Strategies for sleep-deprived parents

Sleep deprivation is something most new parents go through. But what can you do to keep things from getting out of hand?

Sleep deprivation is something most new parents go through. But what can you do to keep things from getting out of hand?

Are you the parent of a newborn or a young child? If so, congratulations for keeping your eyes open while reading this. You’re probably craving a nap right now!  

Sleep deprivation is a given for most new parents, so how on earth do you cope with it? 

Getting the right amount of sleep

The amount of sleep most adults need to feel refreshed is between seven and nine hours a night, though the exact amount required varies between individuals. 

“The average is around eight hours and there needs to be good-quality deep sleep in this period to reboot the brain,” says Bupa doctor Gillian Rawlings. 

Of course, it’s possible to function on less; however, you won’t be performing at your best.

Signs of sleep deprivation

Although sleeping when the baby sleeps is common advice, Dr Rawlings says to try to stick to a regular bedtime. 

“If you want a nap, try to grab it before 3pm for no more than 20 minutes, as long daytime naps can interfere with nocturnal sleeping, possibly making sleep deprivation worse.” 

If you’re not getting enough sleep at night, share the feeding load with your partner.

Ongoing sleep management

By six months most babies don’t need nocturnal feeding, which means many of them are, mercifully, sleeping throughout the night. However, you still might be tired if your child’s an early riser, or if you’re getting up early for work. 

To get the most out of sleep, limit alcohol and caffeine, take a relaxing warm bath before bed, make sure your bedroom temperature’s right (not too hot or too cold) and save worrying for when you’re awake.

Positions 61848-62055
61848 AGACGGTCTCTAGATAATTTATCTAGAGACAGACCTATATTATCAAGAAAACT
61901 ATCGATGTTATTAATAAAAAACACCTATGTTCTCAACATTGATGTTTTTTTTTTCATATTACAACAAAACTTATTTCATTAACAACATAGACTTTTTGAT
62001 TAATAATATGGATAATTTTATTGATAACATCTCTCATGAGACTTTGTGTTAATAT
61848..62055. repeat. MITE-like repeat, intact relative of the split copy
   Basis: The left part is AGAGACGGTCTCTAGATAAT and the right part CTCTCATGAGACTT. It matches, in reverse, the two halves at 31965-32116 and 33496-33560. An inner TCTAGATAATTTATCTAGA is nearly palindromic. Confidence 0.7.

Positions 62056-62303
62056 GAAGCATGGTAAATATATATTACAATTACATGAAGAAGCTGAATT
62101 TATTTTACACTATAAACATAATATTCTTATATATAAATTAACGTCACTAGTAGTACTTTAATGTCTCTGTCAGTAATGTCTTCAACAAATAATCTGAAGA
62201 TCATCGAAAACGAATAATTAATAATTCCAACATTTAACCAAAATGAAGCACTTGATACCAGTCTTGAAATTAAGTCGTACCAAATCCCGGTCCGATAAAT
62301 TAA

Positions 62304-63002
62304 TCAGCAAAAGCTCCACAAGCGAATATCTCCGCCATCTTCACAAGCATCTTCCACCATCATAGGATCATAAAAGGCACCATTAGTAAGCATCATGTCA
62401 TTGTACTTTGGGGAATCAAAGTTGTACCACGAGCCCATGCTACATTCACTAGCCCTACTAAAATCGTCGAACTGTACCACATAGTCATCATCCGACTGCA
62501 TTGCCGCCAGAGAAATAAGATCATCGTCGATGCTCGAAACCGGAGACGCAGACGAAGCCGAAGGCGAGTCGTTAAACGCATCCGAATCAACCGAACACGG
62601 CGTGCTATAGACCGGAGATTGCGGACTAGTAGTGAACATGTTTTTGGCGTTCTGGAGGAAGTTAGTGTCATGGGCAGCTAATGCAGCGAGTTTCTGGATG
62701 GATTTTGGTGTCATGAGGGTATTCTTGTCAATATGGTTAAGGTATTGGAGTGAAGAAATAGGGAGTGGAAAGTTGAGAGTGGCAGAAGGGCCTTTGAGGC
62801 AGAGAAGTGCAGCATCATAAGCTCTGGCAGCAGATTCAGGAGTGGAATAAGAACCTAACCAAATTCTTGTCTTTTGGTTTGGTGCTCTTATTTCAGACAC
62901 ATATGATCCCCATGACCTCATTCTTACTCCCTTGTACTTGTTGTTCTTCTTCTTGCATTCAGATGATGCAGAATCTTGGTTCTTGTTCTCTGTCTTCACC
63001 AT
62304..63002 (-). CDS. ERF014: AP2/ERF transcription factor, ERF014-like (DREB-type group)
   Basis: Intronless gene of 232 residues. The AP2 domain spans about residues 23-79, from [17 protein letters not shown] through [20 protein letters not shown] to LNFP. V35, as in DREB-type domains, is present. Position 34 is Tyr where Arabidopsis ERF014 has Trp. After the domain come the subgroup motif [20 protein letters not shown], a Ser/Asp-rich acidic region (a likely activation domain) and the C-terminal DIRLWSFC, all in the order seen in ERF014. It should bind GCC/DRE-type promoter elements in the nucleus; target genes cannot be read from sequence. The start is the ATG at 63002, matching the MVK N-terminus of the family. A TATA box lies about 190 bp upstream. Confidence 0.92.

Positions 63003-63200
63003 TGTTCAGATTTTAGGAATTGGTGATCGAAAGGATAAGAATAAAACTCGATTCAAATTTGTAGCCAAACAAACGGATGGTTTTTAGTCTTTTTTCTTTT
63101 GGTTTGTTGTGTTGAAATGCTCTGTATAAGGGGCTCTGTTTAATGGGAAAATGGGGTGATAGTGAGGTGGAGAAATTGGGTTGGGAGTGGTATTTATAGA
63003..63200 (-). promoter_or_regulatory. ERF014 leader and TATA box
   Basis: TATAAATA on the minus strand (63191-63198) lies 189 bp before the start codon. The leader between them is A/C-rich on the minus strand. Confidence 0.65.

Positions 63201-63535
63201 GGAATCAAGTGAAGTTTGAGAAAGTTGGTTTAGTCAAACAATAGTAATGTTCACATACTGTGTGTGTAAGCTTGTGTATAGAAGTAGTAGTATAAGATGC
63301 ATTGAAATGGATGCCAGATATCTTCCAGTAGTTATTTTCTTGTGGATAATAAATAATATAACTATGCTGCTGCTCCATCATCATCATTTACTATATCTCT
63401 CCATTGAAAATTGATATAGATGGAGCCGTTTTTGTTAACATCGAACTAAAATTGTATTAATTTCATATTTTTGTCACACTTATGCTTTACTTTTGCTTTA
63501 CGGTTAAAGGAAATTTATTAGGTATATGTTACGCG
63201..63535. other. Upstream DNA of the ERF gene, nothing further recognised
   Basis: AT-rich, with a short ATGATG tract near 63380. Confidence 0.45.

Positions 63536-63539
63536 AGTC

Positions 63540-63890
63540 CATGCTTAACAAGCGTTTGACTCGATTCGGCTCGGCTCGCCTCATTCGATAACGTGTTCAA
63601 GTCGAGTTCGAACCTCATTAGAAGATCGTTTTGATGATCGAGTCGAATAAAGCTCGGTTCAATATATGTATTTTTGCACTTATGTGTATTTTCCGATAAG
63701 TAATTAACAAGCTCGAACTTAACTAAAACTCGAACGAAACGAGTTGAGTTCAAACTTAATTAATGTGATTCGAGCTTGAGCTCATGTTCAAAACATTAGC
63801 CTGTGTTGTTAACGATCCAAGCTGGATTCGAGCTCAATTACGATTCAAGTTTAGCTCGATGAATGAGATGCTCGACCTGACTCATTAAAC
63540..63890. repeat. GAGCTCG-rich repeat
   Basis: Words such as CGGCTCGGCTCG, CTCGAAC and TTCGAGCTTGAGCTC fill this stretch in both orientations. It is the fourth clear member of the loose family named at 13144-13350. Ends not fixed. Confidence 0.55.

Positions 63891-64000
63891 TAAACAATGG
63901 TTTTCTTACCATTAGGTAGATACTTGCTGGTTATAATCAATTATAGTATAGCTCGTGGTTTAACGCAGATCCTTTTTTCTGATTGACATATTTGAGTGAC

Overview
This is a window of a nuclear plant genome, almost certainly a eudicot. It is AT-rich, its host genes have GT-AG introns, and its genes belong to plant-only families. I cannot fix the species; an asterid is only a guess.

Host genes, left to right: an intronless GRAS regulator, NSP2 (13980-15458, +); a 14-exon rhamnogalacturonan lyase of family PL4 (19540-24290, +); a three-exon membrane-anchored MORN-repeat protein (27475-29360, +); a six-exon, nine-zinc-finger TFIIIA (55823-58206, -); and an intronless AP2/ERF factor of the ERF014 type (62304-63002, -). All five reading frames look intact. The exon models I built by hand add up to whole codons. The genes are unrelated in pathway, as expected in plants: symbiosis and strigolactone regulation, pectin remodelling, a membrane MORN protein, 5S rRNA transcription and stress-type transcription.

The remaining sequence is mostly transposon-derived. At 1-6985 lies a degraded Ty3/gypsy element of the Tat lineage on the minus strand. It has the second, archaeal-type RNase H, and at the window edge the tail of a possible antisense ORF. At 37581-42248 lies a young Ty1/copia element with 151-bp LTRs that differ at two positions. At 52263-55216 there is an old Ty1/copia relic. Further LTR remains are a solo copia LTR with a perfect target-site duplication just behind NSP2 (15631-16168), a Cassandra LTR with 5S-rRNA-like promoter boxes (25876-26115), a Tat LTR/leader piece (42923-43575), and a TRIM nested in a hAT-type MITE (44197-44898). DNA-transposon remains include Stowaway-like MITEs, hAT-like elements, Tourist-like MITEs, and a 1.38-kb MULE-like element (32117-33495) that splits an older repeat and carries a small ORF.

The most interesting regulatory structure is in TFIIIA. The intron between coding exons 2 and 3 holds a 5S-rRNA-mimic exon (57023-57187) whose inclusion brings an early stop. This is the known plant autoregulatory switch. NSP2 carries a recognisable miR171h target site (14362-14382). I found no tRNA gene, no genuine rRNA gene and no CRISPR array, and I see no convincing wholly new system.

“If you can’t sleep, get up and have a warm drink,” says Dr Rawlings. “It’s better to do something relaxing than spend hours tossing and turning.” This way you don’t train your brain to associate bed with sleeplessness.
woman in bath

Seeking medical help

Dr Rawlings says some sleep deprivation with a newborn is normal. 

“It’s very common for babies in their first three months to wake often, particularly if they’re breastfed. But if your sleep is still very disturbed after that point, and you feel like you can’t cope, talk to a doctor.” 

She does stress, however, that there’s no magic solution that can simply pep up your energy when you’re fatigued. 

“People want a quick fix, but we need to treat the cause. For example, does the baby need assistance in sleep techniques so it won’t wake as much, or could relatives babysit more often to give you a rest?” 

Don’t hesitate to get help if nothing seems to settle your child. Reach out to your doctor, maternal and child health nurse, or staff at a community early childhood centre for advice and support.

Healthier living for energy

Exercise and healthy eating can also help you feel more energised.

“New parents should accept they’ll be waking more frequently with a baby and getting less sleep. However, they shouldn’t be too fearful of being tired.” 

Concentrate on making the most of the sleep you do snatch. And remember it’s only temporary. Before you know it your baby will be a teenager refusing to get out of bed!
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